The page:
Letter Of The Month

50 Years Later…

In the 1966 photo, Sandy and I are on a 1958 BSA I bought in 1965 while in the Army in North Carolina. Fifty years later, Sandy and I are on my 2003 Honda Sabre. Both photos are from the driveway of the same house (porch has been added) in Woodland, Calif. In 1966, it belonged to my parents but is now our home. We sold the BSA to help cover the medical costs of our first child. I had gone back to school, and we had no medical insurance. 

I started out on a Cushman Eagle at age 15, which was passed on to Peter, my younger brother. We both wonder why we ever sold it. In today’s dollars, the $150 we got for it seems like we gave it away.  Having a young family, buying a house and with limited funds, I was without a motorcycle from 1967 to 1976, but since then have always had at least one running bike in our garage.

The BSA was not the only thing I brought back to California. I met Sandy from Central New York through her brother, Bob Eaves, one of my best friends in the 82nd. On Wednesdays in the spring, summer and fall, you can usually see Bob on his Harley-Davidson and his veteran buddies riding on the roads of Central New York.

Jerry and Sandy Delp | Woodland, Calif.

Spreading The Moto-Love

I read with interest Rob Dingman’s column on Travis Pastrana (“Motorcyclist Of The Year: Travis Pastrana,” January). Travis’s feat of duplicating Evel Knievel’s jumps is nothing short of amazing. Rob shared the excitement generated by the daring of both Knievel and Pastrana to draw attention motorcycling.

The word that stuck with me in that column was “ambassador.” I was not only reminded of my own beginnings and love affair with motorcycles but of the ambassadors who inspired it.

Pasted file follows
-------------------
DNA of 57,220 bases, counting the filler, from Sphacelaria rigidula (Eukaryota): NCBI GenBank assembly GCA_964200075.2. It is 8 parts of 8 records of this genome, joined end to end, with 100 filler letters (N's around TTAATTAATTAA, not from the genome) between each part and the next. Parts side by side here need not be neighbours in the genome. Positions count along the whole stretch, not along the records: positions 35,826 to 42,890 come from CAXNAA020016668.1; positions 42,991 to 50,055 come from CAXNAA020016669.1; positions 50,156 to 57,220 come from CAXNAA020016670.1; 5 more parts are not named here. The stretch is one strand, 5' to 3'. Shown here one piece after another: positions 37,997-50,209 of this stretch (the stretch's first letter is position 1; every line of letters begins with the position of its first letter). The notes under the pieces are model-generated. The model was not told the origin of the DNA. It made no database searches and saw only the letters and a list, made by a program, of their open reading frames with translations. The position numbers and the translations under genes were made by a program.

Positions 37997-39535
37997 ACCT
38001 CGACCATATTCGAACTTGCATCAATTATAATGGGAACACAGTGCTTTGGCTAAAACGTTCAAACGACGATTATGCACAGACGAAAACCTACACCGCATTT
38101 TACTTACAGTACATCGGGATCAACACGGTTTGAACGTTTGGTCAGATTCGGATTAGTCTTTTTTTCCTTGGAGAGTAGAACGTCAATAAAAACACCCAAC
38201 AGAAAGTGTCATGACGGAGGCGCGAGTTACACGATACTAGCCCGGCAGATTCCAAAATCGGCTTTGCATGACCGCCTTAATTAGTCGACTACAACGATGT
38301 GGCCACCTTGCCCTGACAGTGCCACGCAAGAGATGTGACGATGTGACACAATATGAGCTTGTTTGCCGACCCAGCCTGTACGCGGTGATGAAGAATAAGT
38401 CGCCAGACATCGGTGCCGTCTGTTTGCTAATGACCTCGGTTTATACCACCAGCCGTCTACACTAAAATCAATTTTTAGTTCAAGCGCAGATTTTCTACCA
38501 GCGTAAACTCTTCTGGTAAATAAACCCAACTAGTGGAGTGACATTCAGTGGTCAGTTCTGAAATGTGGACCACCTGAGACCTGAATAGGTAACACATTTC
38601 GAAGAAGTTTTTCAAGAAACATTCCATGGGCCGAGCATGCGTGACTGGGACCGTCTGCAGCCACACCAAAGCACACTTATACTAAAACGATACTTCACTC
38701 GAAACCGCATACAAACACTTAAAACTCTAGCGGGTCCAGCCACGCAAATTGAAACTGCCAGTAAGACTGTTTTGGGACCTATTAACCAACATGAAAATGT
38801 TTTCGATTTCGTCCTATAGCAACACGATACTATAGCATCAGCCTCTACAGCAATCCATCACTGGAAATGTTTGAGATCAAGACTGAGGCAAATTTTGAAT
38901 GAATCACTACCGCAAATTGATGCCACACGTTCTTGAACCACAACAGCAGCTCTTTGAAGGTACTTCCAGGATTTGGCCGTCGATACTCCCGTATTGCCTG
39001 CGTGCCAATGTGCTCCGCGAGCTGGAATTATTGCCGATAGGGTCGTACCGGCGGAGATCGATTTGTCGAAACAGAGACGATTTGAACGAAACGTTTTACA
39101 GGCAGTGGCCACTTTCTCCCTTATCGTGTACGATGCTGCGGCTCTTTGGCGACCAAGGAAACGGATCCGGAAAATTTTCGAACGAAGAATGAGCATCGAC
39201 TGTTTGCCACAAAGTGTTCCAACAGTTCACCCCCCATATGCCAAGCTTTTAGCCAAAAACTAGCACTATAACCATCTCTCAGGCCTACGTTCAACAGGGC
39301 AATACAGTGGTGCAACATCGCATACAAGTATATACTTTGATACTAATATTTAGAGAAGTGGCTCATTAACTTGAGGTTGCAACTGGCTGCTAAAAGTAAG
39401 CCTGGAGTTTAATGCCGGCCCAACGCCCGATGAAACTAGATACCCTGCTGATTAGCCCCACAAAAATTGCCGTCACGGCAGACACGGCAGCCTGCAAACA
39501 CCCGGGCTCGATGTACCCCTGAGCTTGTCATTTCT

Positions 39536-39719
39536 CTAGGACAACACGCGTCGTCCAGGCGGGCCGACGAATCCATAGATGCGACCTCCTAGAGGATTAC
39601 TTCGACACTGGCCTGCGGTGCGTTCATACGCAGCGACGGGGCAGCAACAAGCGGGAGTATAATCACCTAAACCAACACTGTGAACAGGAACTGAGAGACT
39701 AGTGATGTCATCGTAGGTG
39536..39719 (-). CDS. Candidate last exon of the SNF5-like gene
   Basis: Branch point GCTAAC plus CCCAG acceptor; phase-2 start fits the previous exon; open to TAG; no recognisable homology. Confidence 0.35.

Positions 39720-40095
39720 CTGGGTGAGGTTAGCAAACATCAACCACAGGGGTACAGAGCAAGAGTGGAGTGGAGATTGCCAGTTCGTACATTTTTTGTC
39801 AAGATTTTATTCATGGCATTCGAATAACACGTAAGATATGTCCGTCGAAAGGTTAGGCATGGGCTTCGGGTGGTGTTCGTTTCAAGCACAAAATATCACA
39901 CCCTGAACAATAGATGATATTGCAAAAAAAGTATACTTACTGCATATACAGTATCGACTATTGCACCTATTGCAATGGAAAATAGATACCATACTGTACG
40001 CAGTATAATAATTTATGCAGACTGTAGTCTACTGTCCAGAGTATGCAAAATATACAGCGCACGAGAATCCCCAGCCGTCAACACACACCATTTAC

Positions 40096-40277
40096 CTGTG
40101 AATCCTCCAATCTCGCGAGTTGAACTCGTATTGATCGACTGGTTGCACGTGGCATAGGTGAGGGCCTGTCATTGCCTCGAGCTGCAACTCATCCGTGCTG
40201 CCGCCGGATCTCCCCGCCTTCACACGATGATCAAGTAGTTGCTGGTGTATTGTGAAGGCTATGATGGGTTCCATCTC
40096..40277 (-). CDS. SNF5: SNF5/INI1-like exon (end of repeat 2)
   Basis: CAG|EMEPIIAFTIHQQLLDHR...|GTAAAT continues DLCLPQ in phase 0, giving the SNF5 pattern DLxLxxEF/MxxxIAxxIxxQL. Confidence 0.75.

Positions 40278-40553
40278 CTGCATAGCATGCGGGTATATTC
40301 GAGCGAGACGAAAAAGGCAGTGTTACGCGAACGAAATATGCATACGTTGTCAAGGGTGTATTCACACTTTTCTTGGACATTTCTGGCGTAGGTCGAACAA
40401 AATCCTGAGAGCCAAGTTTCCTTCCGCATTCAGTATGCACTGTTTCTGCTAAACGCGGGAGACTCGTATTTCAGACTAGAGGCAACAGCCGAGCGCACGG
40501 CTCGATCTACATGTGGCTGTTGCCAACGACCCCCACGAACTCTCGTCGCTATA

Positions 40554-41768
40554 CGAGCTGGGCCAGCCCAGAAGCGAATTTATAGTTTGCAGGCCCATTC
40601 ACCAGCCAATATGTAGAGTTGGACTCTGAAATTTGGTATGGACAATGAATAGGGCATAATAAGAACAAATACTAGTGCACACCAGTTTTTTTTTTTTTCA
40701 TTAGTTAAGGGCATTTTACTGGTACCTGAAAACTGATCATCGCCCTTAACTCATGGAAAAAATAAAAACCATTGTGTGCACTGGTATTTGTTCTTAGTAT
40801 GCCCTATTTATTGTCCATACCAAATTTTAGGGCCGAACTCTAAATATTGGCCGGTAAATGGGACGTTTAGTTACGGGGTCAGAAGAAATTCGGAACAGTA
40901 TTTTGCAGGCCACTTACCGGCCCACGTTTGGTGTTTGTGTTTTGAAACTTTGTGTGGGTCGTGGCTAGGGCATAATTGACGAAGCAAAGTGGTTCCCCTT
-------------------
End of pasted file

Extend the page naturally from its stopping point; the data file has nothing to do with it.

Over the years, I have been involved with observed trials and road racing with CCS and the Christian Sportbike Association. Whether it was a road trip to Newfoundland or a weekend at the track or just a weekend ride with buddies, it was the people who drew me in and kept me there. There is something special about motorcycle people—it is a passion for something they love, and the willingness to share that with someone else. 

When I look back at the last 50 years and reflect on those who encouraged me, they all had two things in common: a smile and patience for a new guy. Most of us will never do anything to wow the world and draw the attention that Travis managed to achieve, but each of us has the ability to be an ambassador.

Something as simple as a smile to the kid who looks at your bike and has his or her own visions of freedom. Inviting the new guy to go for a ride with you, or helping them with their bike, will do more to promote motorcycling and the lifestyle better than any other thing I can think of, and it is something all of us can do. 

Bob Brown | Montour Falls, N.Y.

Word Play

I read with interest “Year-Round E15 Sales Edge Closer” (January issue), but I did a double and triple take on the proposed label of “Unleaded 88” for year-round E15. Why would any company use that label instead of something more understandable?

The AMA stated that the majority of consumers shop by price, and I guess this E15 will probably be less expensive.

My thought on using “Unleaded 88” as a label is that many vehicles and small engines, have a label somewhere near the fuel tank stating to use a fuel with an octane rating of 87 or above. Gee—“Unleaded 88” must be a point higher than 87 and therefore OK for everything, right?

What could go wrong? 

Ted Pasche | AMA Life Member

Thanks for the point, Ted. Engines not designed to run on a blend of 15 percent ethanol can be seriously damaged by “Unleaded 88” (E15).